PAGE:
Heavy Volume Continues To Suggest This Correction Is Important

Late last month we noted that stock volume was soaring.  We said:

Since April 7 the S&P 500 is nearly unchanged.  An uptick in volume in a market that moved from a strong uptrend to no trend is what technicians call a “distribution pattern.”  It suggests those who held stocks during the [year long] rally are “distributing” them to new players.  Often these players are weaker hands, meaning they are looking for short-term gains and would quickly exit should the market turn lower.

This story is getting more interesting and an update is in order.

Distribution Continues

The chart below is an update of the same one we used last month.  It shows the volume of the 500 stocks in the S&P 500 across all exchanges (composite volume). The blue bars in the second panel show daily volume while the red line shows a rolling 10-day average.

As the 10-day average shows, volume has been spiking in recent weeks.  At 5.8 billion shares/day, the 10-day average is at its highest level since April 2009.

As the blue bars show, last Thursday and Friday were the highest volume days since the dark days of the credit crisis in late 2008.

The message is clear, volume reversed its slow slide this past March and is now spiking higher.  This is the first time we have seen a volume spike since the March 2009 low.

<Click on chart for larger image>

As the next chart shows, the current volume spike coincides with the biggest correction and most volatility since the March 2009 low (-8.74% correction through May 7).  Note that the stock market had a similar correction in early February (-8.13%), but that occurred on low volume.  This one, however, is occurring on spiking volume.  The volume difference makes this 8% correction more significant than the February 8% correction.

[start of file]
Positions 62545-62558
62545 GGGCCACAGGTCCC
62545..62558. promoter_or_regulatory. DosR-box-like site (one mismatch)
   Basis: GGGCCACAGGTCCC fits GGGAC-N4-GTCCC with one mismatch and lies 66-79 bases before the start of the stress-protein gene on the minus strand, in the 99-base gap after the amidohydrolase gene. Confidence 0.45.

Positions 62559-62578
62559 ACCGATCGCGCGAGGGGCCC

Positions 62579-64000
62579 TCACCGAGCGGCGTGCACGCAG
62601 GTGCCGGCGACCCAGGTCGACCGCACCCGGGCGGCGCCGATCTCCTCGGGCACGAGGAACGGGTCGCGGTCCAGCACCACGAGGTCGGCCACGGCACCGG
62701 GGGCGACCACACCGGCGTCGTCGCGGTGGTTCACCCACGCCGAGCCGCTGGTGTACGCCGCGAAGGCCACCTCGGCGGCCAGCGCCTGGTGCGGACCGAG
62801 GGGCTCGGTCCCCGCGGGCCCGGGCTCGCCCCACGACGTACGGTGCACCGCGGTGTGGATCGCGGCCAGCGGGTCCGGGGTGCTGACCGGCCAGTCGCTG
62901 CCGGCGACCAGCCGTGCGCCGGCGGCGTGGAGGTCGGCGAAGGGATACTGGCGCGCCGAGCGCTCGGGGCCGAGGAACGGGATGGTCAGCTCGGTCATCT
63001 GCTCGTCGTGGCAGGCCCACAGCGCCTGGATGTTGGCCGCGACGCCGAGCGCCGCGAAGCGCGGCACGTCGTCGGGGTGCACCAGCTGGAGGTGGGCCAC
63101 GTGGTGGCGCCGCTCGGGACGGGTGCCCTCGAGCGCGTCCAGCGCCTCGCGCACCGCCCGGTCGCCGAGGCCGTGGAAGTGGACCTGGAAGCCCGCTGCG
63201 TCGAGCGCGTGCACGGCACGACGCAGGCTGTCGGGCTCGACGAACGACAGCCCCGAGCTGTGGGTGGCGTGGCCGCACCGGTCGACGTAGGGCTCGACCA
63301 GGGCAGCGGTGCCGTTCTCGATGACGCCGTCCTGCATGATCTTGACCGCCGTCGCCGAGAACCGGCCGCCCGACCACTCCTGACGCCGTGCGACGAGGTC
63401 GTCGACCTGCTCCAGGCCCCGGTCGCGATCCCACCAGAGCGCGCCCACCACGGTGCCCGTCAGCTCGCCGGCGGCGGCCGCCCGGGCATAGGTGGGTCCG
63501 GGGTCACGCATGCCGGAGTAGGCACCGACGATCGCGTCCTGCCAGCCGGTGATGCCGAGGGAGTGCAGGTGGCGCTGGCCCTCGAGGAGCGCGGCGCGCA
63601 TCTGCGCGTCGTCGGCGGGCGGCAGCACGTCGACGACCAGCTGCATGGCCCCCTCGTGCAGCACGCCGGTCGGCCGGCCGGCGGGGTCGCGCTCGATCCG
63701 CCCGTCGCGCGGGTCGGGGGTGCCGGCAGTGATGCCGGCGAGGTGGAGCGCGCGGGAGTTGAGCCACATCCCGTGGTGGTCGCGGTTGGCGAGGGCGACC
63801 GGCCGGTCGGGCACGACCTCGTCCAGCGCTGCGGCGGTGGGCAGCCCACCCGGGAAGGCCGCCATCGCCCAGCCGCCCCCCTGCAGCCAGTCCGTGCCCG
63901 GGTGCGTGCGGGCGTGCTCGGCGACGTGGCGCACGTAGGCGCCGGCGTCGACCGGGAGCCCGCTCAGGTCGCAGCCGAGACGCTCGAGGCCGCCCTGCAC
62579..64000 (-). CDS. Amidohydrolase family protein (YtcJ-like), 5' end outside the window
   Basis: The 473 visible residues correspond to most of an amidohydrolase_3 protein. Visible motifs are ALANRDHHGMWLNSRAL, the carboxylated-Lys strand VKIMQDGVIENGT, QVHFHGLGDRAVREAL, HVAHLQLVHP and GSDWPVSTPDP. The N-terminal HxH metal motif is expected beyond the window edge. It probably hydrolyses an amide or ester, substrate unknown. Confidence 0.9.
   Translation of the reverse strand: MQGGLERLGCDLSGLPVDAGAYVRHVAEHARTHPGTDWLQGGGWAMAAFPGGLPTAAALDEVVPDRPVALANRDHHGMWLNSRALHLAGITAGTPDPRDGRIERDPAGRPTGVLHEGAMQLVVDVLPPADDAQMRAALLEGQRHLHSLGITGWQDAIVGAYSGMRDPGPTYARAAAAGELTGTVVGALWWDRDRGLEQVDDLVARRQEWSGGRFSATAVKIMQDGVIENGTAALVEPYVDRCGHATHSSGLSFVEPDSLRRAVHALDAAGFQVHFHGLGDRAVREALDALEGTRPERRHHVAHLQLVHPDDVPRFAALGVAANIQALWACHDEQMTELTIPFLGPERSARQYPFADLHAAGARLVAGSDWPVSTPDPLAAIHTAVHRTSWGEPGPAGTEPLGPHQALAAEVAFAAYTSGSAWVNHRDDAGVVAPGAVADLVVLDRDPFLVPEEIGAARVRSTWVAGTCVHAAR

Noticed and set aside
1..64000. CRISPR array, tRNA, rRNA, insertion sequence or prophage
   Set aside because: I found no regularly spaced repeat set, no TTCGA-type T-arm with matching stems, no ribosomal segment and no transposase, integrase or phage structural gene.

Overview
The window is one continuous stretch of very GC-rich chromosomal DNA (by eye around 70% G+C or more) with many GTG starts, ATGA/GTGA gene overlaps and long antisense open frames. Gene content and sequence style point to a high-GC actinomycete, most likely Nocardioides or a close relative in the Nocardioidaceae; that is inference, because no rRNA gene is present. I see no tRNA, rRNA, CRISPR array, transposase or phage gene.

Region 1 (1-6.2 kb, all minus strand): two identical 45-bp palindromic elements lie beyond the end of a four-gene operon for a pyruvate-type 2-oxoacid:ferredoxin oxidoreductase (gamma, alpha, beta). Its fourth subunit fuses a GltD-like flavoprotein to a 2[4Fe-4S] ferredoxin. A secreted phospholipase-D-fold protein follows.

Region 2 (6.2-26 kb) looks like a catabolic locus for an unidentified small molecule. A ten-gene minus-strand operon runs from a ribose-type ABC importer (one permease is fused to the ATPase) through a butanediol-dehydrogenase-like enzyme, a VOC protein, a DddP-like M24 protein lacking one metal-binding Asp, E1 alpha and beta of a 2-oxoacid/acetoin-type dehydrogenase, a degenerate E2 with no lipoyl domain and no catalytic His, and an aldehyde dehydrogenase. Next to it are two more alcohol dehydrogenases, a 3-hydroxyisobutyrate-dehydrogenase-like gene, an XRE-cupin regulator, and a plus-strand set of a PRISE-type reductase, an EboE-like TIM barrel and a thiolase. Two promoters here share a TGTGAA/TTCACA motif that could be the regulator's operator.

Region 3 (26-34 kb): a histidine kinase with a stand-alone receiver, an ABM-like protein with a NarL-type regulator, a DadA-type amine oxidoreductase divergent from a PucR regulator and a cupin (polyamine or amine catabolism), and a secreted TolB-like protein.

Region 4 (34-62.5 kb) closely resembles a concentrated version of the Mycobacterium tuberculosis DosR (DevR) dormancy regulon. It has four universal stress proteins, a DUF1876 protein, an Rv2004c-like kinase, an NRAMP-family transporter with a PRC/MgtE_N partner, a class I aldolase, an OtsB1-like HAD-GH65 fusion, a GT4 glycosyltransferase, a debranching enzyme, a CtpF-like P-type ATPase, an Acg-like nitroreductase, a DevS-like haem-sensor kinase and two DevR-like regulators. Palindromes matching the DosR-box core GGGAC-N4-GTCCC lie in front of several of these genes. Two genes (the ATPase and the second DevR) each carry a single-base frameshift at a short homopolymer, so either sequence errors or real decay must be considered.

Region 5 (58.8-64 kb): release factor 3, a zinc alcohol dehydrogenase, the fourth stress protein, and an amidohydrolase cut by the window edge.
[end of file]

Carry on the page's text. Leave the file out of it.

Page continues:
As we noted above, technicians call this a “distribution pattern” and it is bearish.  It often means those that bought earlier are selling at a profit to “weak-handed” traders.  Such patterns often occur when a market is changing direction.

<Click on chart for larger image>

Bond Volume Confirms

The next two charts detail Treasury market trading.  They show a similar volume spike, suggesting that the spike in stock market volume is not a technical aberration within the stock market.

Technicians say that volume shows conviction.  When volume spikes as markets are seeing higher volatility and changes in the existing trend, it suggests investors/traders are rethinking the sustainability of the existing trend.  This is what we are seeing now.  Risk assets are being questioned to a degree not seen since the March 2009 low.

<Click on chart for larger image>

<Click on chart for larger image>

Print Friendly, PDF & Email

What's been said:

Discussions found on the web:

Posted Under